Whereas the Governor of Punjab, in exercise of the powers conferred on him under Sub-section (1) of Section 3 of the Conservation of Foreign Exchange and Prevention of Smuggling Activities Act, 1974 (Parliament Act No. 52 of 1974) as amended, passed the order of detention in respect of Sh. Manmohan Singh, son of Sohan Singh, Goldsmith, resident of Sunam, District Sangrur,

2. And whereas the Advisory Board have opined that there is sufficient cause for the detention of the said Sh. Manmohan Singh.

3. Now, therefore, the Governor of punjab, in exercise of the powers conferred on him under Sub-section (f) of Section 8 of the Conservation of Foreign Exchange and Prevention of Smuggling Activities Act, 1974, as amended, hereby confirms the aforesaid order of detention and is pleased to order that the said Sh. Manmohan Singh shall continue to be in detention in the custody of the Inspector General of Prisons, Punjab, in any Jail of the State of Punjab for a period of one year from the date of his detention or during the period during which the Proclamation of Emergency issued under Clause (1) of Article 352 of the Constitution on the 3rd day of December, 1971, and the proclamation of Emergency issued under that clause on the 25th day of June, 1975 are both in operation, whichever period expires later.

4. He shall be governed, while under detention, by the Punjab Detenus (Conditions of Detention) Order 1974.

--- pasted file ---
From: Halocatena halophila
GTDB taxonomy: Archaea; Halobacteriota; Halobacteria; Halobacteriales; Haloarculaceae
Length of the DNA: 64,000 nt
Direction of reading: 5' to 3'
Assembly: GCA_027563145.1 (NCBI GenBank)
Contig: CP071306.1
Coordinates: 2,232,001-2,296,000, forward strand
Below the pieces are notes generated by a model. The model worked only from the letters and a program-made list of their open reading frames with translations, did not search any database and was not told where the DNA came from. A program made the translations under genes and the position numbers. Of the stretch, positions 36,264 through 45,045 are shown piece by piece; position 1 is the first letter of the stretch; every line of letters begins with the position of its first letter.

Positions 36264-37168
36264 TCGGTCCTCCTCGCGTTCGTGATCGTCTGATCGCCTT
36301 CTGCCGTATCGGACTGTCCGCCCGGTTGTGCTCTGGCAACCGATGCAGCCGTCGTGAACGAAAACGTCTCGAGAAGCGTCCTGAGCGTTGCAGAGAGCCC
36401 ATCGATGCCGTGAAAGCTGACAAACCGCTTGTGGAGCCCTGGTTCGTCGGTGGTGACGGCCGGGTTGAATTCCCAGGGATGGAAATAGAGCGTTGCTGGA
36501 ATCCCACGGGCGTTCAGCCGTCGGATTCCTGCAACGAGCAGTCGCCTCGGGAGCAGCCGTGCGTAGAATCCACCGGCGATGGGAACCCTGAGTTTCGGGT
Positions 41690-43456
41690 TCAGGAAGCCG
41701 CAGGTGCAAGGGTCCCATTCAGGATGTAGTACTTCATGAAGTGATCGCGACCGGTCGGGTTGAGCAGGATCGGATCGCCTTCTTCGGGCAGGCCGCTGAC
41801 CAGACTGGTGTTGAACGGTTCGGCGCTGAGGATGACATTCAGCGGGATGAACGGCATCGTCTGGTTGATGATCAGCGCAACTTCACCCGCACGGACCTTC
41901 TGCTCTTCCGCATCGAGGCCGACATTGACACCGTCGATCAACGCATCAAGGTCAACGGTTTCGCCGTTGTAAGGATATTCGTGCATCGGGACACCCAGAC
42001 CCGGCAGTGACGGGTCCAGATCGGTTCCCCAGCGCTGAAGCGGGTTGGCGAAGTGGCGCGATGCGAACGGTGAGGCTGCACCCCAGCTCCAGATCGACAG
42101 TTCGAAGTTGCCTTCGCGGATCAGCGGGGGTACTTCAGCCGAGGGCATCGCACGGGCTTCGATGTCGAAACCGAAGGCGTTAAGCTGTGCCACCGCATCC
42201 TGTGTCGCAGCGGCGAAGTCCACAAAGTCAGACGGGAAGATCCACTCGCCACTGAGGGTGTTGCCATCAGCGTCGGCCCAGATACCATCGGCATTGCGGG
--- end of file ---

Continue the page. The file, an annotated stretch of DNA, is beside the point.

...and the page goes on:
3. Mr. Mittal, learned counsel for the petitioner, has contended that the order of detention was to continue for an indefinite period as mentioned in the detention order which is against the provisions of Section 10 of the Act- His next contention is that none of the grounds of detention ehows proximity between the offending acts and the order of detention. So far as the first contention is concerned Mr. Mittal does not press it, because Section 10 of the Act was later on amended, and albout Dhat amendment Mr. Mittal, had no knowledge earlier. His main contention that now remains is that the grounds alleged show that the detenu had allegedly committed some offence in the year, 1974 and that the detention order was passed in the year 1976 after a lapse of two years. A detailed return has been filed on behalf of the State by way of an affidavit of Mr. Amarjit Singh, Deputy Secretary to Government. In paragraphs 7, 8 and 9 of the return it is stated that the grounds of detention were subsisting and the detention was based on good and proper material, that the order was passed bona fide on the evidence available on record and not on account of any extraneous considerations; and that the grounds of detention were based on the material furnished by the District Magistrate Sangrur. In paragraph H it is mentioned that the adjudication proceedings have since been completed and a penalty imposed on the detenu by the competent Customs authority,